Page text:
] using optical, LIDAR, or synthetic aperture radar (SAR) from satellite or aerial platforms [26
]. In recent years, with the development of a high resolution Earth observation system in China, high-resolution satellite imagery has been used in disaster emergency monitoring and evaluation [27
], which improves the textural and spatial feature extraction to help identify damaged regions more accurately [28
This paper aimed to build a framework for rapid public health needs assessment, which objectives include: (1) estimating casualties and injuries; (2) identifying damaged medical facilities; (3) estimating drinking water needs; (4) identifying areas at risk of disease; and (5) identifying temporary settlement sites. This assessment will provide technical support for public health emergencies management after earthquakes.
This paper discussed a framework of rapid public health needs assessment after earthquakes using GIS technology and high-resolution remote sensing images. In post-disaster situations, this assessment is essential in the rapid implementation of control measures through re-establishment and the improvement of primary healthcare delivery [46
]. Remotely sensed data have been increasingly used for monitoring, surveillance, or risk mapping. Capabilities of geographic information systems extended its use into operational disease surveillance and control. This high-resolution image solution would guide the application of Chinese satellites in public health.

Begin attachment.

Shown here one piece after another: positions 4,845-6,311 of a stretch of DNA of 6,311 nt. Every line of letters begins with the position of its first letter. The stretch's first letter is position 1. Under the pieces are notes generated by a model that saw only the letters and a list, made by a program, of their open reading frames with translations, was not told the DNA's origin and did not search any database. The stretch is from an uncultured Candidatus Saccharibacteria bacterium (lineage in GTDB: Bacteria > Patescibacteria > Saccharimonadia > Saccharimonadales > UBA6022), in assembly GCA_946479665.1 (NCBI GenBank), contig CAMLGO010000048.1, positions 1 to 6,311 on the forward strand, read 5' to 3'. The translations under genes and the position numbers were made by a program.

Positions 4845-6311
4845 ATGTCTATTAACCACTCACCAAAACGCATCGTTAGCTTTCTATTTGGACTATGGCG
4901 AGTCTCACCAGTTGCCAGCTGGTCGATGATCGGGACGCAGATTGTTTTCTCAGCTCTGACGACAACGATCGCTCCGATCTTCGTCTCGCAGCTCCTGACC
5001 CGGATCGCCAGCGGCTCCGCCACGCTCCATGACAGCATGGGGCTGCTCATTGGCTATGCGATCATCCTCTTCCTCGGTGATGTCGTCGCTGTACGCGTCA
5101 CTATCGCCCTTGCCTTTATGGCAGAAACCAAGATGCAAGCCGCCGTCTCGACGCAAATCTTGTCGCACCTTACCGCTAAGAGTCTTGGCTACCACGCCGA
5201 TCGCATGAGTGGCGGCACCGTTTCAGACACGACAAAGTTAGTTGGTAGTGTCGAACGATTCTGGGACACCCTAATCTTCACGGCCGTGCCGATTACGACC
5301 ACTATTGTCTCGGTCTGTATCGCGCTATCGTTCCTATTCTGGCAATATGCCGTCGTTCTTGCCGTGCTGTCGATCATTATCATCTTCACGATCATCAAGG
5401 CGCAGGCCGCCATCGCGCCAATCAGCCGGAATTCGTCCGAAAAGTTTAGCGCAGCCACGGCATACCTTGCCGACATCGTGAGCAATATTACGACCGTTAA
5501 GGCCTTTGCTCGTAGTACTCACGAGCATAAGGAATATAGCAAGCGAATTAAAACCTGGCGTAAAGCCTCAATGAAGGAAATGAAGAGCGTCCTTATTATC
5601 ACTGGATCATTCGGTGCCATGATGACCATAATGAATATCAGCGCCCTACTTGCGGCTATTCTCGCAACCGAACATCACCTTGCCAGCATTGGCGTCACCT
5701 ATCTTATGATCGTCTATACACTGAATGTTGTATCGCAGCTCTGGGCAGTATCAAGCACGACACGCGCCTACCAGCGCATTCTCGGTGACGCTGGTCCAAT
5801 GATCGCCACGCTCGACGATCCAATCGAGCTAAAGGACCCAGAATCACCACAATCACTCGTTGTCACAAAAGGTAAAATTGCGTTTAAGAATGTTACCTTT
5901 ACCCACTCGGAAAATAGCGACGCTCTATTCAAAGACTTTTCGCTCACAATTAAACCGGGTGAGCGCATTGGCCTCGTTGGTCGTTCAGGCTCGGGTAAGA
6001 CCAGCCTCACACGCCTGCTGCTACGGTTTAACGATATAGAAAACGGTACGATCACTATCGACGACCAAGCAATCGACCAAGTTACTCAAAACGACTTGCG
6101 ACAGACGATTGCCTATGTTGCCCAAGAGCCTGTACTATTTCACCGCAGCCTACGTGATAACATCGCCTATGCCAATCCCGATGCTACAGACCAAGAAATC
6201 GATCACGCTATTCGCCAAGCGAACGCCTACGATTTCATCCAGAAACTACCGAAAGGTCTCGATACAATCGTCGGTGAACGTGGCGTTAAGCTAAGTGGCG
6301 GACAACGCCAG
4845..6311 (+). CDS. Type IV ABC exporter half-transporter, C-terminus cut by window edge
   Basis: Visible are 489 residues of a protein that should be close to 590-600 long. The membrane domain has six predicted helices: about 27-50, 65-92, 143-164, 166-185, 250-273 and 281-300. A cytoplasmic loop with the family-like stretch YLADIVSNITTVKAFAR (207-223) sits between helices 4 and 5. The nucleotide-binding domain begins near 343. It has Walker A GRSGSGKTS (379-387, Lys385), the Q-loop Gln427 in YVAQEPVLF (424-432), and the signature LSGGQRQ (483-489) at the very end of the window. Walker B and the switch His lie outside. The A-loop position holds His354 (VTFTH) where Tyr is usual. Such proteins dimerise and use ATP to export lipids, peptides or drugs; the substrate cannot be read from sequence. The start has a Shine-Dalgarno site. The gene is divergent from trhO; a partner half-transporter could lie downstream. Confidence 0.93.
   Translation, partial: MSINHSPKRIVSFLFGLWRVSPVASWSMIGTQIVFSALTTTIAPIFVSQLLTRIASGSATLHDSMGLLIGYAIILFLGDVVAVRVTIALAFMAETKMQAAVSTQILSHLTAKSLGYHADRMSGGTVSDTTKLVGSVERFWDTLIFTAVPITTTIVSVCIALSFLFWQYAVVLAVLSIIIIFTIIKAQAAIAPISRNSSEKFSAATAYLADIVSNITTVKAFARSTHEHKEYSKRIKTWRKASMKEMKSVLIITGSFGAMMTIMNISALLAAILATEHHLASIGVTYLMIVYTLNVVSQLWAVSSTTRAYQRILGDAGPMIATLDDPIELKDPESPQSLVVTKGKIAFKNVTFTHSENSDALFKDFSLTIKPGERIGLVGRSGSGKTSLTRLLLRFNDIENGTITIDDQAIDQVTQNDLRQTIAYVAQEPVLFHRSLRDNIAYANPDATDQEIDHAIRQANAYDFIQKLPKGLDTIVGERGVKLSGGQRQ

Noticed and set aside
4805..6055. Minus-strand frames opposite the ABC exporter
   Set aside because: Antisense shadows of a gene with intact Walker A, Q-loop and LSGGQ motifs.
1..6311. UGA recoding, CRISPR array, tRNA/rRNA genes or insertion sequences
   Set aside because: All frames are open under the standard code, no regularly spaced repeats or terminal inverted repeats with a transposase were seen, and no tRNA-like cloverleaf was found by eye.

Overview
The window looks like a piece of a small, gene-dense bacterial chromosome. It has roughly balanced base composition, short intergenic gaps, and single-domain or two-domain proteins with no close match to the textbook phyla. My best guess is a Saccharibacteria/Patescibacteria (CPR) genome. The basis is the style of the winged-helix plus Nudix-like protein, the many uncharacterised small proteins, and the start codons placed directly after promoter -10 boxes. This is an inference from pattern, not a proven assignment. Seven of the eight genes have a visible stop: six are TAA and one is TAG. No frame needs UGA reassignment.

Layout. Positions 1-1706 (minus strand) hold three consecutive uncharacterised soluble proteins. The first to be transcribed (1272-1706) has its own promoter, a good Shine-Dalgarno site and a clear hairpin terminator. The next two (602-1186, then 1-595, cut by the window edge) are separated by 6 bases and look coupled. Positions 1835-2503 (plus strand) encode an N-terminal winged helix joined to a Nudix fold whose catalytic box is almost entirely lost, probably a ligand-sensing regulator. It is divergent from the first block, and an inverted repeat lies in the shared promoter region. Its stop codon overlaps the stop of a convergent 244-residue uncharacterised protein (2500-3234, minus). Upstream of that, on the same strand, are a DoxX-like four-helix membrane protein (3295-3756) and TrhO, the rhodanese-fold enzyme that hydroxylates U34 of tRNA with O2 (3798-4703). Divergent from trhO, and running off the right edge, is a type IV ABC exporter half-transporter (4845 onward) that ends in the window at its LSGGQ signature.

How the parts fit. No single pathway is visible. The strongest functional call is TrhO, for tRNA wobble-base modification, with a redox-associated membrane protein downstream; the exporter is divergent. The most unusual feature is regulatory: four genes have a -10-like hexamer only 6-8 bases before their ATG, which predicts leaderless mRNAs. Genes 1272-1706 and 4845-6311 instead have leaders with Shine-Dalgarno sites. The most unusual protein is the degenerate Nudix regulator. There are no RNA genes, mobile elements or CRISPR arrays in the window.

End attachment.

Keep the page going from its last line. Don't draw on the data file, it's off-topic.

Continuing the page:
Casualties and injuries estimation after an earthquake is crucial to support the design of the public health emergency response and needs to be evaluated as soon as possible. The casualty estimation model depends on the building damage situation, because in China, buildings and infrastructure are mainly responsible for the loss of lives and injuries [47
] and therefore important factors of vulnerability to earthquakes [12
]. Population distribution and its variations are another factors that influence the casualty rate. Thus, the proposed two-step estimation method considering both building collapse and population distribution could be completed in several hours accurately. The number of injuries in the 10 districts and counties affected in the Wenchuan earthquake was estimated by this paper as 288,438, compared with the injury census of 374,643 [31